I’ve blogged before about the kinds of user-generated scams that abound on Freelancer, and not just scams either, but projects asking people to post spam, and those that I call “sham” projects (it rhymed, ok?) – those people who post poor quality projects aimed at non-skilled, unqualified people who will work for ridiculously low sums of money. You can read what I had to say here: Freelancer.com: How to Spot Spam, Scams and Shams. I hope you find it interesting and can use this information to make good choices when bidding on projects.
What I would like to talk about in more detail in the next few posts however, is the other side of the coin: the scams that are perceived by some to originate from Freelancer itself. Note the emphasis on “perceived”, as I hope that I’m able to convince you that these problems are in fact nothing (or little) to do with Freelancer as a company at all.
How many times have you downloaded an update to your iTunes software, Flash player, Abode Reader or hardware drivers? How many times have you bought something online, entered a competition or signed up for a mailing list? Put together, we’ve probably done these things hundreds of times, and yet how many times have you read the software or website’s Terms & Conditions? I’ll put my hands up and say that actually, I rarely take the time to read through the small print. I get the odd bit of spam and the occasional third party marketing email, but nothing too bad ever seems to come of my innattention to the legalese, and I guess many people could say the same. However, this is precisely the mistake that many people seem to make when signing up for Freelancer.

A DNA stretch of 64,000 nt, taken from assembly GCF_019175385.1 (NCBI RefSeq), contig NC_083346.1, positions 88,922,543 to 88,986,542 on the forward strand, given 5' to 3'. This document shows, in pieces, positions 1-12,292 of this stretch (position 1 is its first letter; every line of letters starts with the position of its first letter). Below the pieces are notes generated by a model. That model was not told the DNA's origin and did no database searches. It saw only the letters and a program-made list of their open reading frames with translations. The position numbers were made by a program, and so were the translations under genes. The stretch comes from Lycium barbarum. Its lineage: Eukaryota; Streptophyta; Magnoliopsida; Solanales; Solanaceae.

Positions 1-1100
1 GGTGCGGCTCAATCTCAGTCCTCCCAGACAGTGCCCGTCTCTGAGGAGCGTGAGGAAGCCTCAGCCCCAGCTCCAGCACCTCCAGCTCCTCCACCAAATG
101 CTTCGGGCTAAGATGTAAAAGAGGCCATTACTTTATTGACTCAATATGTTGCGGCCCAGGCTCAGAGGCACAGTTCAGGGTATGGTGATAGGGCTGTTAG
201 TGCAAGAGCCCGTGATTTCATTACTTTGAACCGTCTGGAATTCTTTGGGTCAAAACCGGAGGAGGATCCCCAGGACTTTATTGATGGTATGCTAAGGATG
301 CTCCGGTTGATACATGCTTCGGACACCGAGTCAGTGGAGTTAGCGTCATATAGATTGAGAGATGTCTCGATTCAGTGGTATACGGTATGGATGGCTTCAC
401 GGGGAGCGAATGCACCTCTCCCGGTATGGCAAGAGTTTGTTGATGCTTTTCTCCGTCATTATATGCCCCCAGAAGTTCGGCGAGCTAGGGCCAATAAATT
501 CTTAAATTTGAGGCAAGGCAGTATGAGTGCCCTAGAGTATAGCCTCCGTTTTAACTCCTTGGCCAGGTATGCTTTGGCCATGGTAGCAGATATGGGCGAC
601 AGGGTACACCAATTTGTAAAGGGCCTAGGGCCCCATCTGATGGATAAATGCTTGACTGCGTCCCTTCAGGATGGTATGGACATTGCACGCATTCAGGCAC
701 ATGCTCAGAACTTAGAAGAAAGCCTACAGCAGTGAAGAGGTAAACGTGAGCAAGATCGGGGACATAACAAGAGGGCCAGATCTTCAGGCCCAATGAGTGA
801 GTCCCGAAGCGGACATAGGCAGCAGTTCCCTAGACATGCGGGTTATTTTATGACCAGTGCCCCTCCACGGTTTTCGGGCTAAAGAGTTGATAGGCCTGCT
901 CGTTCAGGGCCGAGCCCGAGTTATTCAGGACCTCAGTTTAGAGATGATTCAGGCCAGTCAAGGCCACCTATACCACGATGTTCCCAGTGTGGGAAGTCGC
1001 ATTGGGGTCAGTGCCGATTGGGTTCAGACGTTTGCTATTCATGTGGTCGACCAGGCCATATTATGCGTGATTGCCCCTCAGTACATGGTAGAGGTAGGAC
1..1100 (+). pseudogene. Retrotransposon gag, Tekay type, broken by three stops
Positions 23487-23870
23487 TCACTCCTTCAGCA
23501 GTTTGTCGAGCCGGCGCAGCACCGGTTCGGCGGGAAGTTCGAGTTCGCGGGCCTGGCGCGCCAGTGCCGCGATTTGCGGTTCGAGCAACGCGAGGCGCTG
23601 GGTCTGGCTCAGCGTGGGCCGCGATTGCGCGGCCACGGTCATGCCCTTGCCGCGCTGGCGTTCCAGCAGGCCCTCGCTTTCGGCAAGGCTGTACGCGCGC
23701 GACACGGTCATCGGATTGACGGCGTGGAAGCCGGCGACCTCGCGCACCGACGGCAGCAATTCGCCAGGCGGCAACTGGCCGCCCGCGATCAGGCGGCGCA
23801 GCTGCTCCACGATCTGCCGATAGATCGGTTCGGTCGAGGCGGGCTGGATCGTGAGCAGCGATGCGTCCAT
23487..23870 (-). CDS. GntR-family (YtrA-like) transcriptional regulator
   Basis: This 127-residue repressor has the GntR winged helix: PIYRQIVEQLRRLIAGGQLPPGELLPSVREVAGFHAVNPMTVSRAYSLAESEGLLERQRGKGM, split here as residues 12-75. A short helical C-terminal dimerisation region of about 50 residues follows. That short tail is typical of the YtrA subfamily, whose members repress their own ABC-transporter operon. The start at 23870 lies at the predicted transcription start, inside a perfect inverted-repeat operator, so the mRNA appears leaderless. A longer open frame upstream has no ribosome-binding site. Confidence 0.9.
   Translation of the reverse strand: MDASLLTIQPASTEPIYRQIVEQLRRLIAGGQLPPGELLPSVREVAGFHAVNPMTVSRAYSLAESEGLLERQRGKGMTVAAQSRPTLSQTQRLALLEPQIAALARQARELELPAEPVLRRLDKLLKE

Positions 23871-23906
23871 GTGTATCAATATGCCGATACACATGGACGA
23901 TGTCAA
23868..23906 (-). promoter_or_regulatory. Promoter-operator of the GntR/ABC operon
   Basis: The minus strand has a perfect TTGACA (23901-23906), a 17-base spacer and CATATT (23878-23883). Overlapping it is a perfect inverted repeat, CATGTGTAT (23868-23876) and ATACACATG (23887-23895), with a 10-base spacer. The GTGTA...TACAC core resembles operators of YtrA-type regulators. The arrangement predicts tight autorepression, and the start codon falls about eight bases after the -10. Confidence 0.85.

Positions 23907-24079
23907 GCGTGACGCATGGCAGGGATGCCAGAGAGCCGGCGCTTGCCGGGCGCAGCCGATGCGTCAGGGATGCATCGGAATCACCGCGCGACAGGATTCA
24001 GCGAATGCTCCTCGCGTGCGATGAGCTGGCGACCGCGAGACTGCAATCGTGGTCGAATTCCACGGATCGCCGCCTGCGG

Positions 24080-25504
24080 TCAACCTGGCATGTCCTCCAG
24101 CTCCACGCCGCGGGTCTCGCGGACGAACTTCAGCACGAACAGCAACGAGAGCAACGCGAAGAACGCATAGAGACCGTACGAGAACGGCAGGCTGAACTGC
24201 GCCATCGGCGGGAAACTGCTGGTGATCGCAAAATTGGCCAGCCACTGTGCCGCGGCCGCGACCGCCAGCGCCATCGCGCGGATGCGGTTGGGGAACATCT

I cannot stress it enough – if you are going to sign up for Freelancer, 1) read the Terms and Conditions, 2) read the Freelancer Code of Conduct, 3) make sure you understand what you are agreeing to and 4) stick to the rules! (And #5, if you want to sign up for Freelancer, use my affiliate link ;)
Almost every single time someone complains that Freelancer is trying to scam them, it can be traced back to a breach of the Terms or the Code of Conduct on the user’s part. I’ve yet to hear a case that can’t be explained in this way. It’s worth noting at this point that sometimes, mistakes do happen. Freelancer might get it wrong sometimes (don’t we all?) but in these rare cases, polite communication can calmly and simply resolve the problem. The most common accusation is:
- “Freelancer have suspended my account for no reason!”
I have yet to hear of a case where Freelancer have, in fact, suspended a user for no reason. Most of the time, an account is suspended because you have failed to adhere to the Freelancer rules, and however petty those rules might seem to you, rules are rules; break them, and you can expect punishment! Here’s a run down of the most common reasons for account suspension and the reasons why that activity is forbidden: